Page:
National egoism vs. planetary responsibility

Joschka Fischer
The man-made climate crisis is generating headlines this summer. There were record-breaking heat waves along the US and Canadian west coast; torrential rain and floods (and significant casualties) in Central Europe and along the Yangtze River in China; and wildfires in Greece, Turkey, Southern Italy, Northern Africa, and even Siberia. And on top of all this, climate scientists warned this month that the Atlantic Gulf Stream – that great heat pump for Western Europe – may be slackening.
Moreover, amid this summer of extreme weather events, the Intergovernmental Panel on Climate Change (IPCC) published its sixth assessment report (which had been postponed because of the COVID-19 pandemic). In much more explicit language than in the past, the world’s premier body of climate scientists made clear that humankind – particularly in developed countries and large emerging economies – is responsible for global warming.
The report also raises serious questions about whether we can achieve the Paris climate agreement’s goal of limiting the increase in temperature to 2° Celsius (but preferably 1.5°C) above preindustrial levels. The IPCC concludes that this is still possible, but only if we act decisively and immediately to reduce greenhouse-gas emissions (particularly carbon dioxide) substantially.
Unfortunately, there are few signs that this is happening. And lest we forget, the Paris targets are relatively minimal goals that would only slow the climate crisis, not end it decisively. The countries that signed the agreement in December 2015 did so of their own volition and are free to set their nationally determined contributions as they see fit. Presumably, some signatories secretly hoped that the climate crisis would develop more slowly and less intensely than it has. They lost that wager, and now the time for action is growing scarce.
The central conundrum of the climate crisis is that we must rely on the structures of a global system based on the egoism of nation-states. Joint action to fend off a common threat on behalf of all humanity must be taken through the narrower, older channels of sovereignty. The idea of global responsibility to maintain the basis for our common survival is alien to such a system. Coming to grips with this disconnect will be the great challenge of the twenty-first century.
In its assessment of the fallout that is yet to come, the IPCC implies that we must fundamentally transform the global economy within the space of the current decade. The technological and economic obstacles are enormous, but the political challenge is no less daunting.
The more obvious that the climate crisis becomes in people’s daily lives, the clearer it will be that we are running out of time. The issue increasingly will drive international politics, forcing a realignment away from traditional geopolitics and toward a new dispensation of joint planetary responsibility. After all, no state – no matter how powerful – can solve this problem alone. The task requires the solidarity and cooperation of all humankind.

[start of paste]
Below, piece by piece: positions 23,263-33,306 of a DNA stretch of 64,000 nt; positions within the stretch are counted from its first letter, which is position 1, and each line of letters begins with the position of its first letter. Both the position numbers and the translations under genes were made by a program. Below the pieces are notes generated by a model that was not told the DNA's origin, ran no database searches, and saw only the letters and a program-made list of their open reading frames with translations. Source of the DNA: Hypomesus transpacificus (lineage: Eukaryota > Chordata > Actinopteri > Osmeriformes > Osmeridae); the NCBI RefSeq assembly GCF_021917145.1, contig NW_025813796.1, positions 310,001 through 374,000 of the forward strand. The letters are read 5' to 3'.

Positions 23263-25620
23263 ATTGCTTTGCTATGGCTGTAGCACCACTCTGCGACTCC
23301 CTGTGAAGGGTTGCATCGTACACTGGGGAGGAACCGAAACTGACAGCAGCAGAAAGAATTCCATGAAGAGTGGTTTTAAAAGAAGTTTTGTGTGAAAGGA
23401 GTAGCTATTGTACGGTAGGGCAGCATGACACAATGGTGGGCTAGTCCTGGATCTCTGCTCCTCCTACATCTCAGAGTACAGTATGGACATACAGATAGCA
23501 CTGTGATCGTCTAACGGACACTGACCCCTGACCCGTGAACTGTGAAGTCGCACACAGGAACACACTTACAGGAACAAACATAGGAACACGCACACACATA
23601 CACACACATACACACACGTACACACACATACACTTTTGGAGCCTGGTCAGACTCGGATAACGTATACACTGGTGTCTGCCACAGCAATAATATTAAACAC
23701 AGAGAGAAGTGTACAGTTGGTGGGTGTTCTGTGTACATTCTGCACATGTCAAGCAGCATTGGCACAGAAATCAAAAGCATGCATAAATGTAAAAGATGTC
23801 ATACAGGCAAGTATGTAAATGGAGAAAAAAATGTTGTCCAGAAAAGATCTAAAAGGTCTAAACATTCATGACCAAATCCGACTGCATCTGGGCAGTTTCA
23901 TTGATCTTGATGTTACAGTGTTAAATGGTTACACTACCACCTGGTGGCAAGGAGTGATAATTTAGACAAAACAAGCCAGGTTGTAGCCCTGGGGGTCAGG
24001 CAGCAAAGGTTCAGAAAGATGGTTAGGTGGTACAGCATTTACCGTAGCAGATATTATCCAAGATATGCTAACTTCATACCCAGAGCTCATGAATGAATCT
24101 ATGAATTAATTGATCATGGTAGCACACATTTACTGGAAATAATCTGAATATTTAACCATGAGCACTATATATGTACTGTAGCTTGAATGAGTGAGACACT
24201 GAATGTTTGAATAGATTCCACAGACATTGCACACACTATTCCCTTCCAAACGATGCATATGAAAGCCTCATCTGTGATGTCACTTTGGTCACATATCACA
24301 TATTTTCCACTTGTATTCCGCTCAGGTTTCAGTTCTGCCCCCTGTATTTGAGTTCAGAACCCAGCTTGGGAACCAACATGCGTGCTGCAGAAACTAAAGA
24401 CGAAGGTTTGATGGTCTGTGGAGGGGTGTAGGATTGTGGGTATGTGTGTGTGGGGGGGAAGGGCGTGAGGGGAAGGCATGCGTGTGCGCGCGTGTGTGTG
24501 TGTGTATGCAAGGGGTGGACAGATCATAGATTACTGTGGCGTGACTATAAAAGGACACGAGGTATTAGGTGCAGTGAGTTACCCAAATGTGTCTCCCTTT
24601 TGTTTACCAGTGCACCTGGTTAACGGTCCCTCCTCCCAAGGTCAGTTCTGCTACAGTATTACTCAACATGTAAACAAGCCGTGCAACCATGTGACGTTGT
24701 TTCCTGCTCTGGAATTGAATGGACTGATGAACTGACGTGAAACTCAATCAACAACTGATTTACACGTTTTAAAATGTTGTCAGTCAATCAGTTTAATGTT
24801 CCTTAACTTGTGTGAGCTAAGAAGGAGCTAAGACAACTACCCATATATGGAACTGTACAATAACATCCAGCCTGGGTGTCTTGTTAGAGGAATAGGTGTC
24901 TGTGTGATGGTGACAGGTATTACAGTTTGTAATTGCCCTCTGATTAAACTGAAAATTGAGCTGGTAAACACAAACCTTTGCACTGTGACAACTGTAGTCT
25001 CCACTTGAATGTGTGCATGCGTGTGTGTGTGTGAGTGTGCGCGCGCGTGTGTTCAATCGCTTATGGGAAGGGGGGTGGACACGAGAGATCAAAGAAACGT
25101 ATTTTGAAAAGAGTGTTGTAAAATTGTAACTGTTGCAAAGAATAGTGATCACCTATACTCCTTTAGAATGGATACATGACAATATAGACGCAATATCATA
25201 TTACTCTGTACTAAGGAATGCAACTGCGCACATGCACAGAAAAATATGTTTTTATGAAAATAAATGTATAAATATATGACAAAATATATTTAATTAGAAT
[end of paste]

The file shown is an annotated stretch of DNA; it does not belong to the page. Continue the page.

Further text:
Unfortunately, the history of our species shows that genuinely inclusive global cooperation is not one of our strong suits. Any chance of success under such time pressure will require the great powers to come together and demonstrate global leadership. That includes the two superpowers of the twenty-first century, the United States and China, but also the European Union, India, and others.
The current rivalry between the US and China is playing out mainly in the field of technology, a sector that is particularly important for addressing the climate crisis. The idea that humankind bears a planetary responsibility presupposes that it has the knowledge and power to control the biosphere. That will require comprehensive structures for compiling, sharing, and leveraging data – in real-time, if possible.
But, again, there are no signs of progress in this direction. On the contrary, a great-power rivalry has once again become the dominant factor in global politics and international affairs. State egoism continues to reign supreme, and it is not reasonable to expect two powers that are moving toward confrontation in all other areas to carve out areas for cooperation on climate change. Attempting to do so would most likely undermine, rather than bolster, the mutual trust that is needed to address the climate crisis.
To be sure, the West has made grave errors in its behavior toward China. In nakedly pursuing its economic interests, it willfully overlooked China’s geopolitical interests and intentions. But we should not amplify past mistakes by making new ones. Just as we should not return to the West’s old, flawed China policy, nor should we deny that the climate crisis must be at the strategic heart of international politics in this century. Otherwise, all of humankind will pay the price for our failures of leadership.
This is not the time to pursue traditional power politics. Today’s great powers must take steps toward embracing planetary responsibility. And to succeed, they must take these steps together.